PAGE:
In accordance with another feature of the invention, the metal housing includes a pressure cast part, particularly of aluminum. Contact is made between the cable shield and the housing of the plug connector by a direct end contact. In other Words, the cable shield is not, as in screwed-on collar clamps, in direct contact with the shielding housing only partially or through intermediate junctions but rather annularly and without any intermediate junctions. Moreover, end-surface contacting of the housing of the plug connector to an appliance wall is provided, so that an unhindered flow of surface currents is assured. Through the use of these provisions, a plug connector with only a few, gap-free electrical and mechanical junctions is created, so that the plug connector meets more-stringent shielding requirements. Moreover, a plug connector of this kind can be made economically in an embodiment that is easy to install and is simple in structure.
In accordance with a further feature of the invention, the bearing point for the metal collar of the plug or socket insert is recessed far enough inward that the plug or socket insert is located largely inside the shielding housing. As a result, the plug or socket insert is disposed inside the shielding housing, in an extensively mechanically and electrically protected manner.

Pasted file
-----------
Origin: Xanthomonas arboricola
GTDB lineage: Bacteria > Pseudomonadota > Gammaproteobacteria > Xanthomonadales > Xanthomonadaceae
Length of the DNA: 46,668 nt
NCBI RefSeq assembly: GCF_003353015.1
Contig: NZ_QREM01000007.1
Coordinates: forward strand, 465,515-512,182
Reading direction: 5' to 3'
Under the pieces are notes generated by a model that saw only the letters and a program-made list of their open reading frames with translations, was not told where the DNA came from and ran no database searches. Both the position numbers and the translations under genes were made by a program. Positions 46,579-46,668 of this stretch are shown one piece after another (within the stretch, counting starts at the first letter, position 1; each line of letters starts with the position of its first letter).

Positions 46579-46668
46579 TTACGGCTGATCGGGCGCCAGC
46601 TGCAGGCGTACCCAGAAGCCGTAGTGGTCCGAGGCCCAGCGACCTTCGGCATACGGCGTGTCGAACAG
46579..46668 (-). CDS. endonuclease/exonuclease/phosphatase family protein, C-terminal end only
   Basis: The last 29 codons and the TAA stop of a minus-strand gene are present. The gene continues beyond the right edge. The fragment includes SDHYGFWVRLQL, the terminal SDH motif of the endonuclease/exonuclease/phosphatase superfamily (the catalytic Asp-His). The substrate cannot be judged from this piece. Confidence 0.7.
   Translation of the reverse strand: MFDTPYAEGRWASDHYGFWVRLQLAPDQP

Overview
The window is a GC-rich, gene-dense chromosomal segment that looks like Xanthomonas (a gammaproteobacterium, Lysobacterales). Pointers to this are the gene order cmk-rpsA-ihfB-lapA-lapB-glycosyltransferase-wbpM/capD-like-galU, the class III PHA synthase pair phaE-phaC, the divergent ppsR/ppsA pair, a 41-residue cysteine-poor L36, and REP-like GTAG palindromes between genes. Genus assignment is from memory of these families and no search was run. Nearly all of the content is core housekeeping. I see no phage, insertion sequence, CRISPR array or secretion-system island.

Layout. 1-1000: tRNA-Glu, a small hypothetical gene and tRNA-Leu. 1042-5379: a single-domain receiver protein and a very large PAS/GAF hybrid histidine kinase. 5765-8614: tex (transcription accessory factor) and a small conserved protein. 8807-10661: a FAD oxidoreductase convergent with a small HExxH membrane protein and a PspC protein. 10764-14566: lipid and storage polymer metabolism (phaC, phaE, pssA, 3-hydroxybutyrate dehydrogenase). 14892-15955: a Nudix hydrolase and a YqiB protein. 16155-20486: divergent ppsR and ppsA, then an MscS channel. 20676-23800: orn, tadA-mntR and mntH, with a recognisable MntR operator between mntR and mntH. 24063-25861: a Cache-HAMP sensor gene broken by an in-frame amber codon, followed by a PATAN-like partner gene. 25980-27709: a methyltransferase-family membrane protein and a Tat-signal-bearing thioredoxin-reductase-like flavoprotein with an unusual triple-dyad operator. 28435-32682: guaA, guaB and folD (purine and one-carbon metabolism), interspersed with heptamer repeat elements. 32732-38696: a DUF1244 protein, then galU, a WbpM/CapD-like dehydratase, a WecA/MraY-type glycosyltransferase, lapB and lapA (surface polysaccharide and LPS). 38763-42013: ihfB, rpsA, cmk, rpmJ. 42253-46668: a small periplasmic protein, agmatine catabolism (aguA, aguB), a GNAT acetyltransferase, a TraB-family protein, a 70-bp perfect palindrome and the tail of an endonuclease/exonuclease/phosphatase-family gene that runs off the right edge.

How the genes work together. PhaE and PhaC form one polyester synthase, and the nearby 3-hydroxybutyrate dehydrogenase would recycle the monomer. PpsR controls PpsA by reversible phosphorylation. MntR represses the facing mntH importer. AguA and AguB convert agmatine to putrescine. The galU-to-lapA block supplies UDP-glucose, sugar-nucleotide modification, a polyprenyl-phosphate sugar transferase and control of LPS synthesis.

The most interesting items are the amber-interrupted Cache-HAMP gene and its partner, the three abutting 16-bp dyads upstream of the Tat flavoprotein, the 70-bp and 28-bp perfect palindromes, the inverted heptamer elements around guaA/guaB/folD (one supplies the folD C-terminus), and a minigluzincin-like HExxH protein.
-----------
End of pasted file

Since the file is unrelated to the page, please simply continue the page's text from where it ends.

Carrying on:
In accordance with again another feature of the invention, there are provided securing elements for securing the shielding housing to the appliance wall, the shielding housing having an inner surface, and the plug or socket insert and the inner surface of the shielding housing defining one intermediate space therebetween each for leading through the securing elements.
In accordance with an added feature of the invention, with a view to the shielding action, the internal width of the shielding housing on the plug end is selected in such a way that when a plug connector is secured to an appliance wall, the plug or socket insert, its counterpart plug on the appliance wall and a lead-through opening in the appliance wall are laterally surrounded by the plug-side edge of the housing. Thus both the plug or socket insert, the counterpart plug and the recess in the appliance wall, are encapsulated in an electrically shielded fashion.
In accordance with again a further feature of the invention, the shielding housing has inner wall surfaces with two opposed steps disposed thereon forming the bearing points on the shielding housing for the metal collar of the plug or socket insert.
In accordance with again an added feature of the invention, the shielding housing has a wall, and there are provided diametrically opposed screws being screwed into the wall of the shielding housing radially between the bearing points and the plug-side end of the shielding housing, for floating support of the plug or socket insert in the shielding housing.